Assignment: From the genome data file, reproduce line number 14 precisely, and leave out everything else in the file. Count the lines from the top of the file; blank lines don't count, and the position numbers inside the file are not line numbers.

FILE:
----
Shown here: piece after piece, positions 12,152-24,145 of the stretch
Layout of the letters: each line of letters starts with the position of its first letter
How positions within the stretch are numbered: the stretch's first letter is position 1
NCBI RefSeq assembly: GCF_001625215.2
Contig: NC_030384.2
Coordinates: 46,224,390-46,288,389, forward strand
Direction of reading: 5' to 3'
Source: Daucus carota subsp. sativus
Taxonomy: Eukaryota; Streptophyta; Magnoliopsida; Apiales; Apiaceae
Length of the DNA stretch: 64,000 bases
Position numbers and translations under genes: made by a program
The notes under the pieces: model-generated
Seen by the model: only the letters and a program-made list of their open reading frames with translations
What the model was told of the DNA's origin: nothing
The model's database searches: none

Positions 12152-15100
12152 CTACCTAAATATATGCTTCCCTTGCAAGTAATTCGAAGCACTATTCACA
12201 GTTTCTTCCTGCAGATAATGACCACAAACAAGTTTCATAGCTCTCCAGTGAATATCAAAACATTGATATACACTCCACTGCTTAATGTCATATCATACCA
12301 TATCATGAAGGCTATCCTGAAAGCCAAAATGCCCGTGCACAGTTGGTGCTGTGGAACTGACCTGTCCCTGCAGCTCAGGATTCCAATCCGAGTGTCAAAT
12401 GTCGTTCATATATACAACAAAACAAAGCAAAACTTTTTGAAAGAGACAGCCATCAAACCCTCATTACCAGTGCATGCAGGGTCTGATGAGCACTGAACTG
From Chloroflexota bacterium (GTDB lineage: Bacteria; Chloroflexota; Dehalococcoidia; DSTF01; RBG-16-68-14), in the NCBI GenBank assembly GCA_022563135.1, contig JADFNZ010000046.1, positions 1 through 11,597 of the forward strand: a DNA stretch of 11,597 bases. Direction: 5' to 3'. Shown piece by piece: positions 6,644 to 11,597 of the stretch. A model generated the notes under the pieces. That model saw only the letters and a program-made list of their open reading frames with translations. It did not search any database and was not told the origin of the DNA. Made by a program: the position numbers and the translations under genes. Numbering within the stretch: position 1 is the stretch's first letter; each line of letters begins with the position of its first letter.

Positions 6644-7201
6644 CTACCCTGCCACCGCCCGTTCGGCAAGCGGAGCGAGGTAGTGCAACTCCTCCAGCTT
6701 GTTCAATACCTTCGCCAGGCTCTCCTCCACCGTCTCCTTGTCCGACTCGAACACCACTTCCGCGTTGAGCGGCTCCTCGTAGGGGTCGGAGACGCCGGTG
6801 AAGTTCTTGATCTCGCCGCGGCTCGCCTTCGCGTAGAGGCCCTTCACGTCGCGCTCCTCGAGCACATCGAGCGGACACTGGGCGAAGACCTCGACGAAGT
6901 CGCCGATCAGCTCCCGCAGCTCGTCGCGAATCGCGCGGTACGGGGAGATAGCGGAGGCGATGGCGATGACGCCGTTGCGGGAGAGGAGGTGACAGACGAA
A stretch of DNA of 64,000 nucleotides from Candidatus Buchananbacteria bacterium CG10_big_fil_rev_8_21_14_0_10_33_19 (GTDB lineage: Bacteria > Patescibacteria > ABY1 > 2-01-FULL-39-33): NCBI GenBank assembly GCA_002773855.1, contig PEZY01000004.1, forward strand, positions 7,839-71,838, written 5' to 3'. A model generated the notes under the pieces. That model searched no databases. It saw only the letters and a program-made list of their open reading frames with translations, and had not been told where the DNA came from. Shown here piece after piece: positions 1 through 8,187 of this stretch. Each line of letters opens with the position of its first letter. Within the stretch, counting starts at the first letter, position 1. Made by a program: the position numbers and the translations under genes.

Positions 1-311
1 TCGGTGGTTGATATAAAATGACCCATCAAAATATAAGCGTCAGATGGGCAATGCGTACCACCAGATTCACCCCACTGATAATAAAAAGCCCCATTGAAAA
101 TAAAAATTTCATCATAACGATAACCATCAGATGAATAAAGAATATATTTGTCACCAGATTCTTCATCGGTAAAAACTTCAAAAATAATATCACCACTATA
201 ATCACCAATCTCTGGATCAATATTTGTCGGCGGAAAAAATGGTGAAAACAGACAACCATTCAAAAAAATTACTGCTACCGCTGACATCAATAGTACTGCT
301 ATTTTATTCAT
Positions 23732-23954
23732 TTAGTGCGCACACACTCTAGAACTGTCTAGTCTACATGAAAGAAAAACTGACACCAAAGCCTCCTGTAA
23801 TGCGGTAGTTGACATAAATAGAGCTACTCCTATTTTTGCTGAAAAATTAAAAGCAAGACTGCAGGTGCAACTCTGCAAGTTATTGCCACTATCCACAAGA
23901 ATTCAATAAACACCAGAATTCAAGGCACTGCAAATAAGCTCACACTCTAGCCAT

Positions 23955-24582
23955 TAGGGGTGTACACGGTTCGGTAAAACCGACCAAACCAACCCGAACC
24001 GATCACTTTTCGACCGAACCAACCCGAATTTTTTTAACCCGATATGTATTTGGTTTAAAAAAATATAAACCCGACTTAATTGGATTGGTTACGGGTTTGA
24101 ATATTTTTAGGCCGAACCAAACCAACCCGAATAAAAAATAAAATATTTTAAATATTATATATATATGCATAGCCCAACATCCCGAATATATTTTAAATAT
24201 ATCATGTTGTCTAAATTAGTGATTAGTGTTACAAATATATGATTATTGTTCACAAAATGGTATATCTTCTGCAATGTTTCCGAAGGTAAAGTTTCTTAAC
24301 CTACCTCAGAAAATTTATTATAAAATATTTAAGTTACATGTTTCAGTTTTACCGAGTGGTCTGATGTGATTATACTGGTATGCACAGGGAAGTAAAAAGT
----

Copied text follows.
What the model was told of the DNA's origin: nothing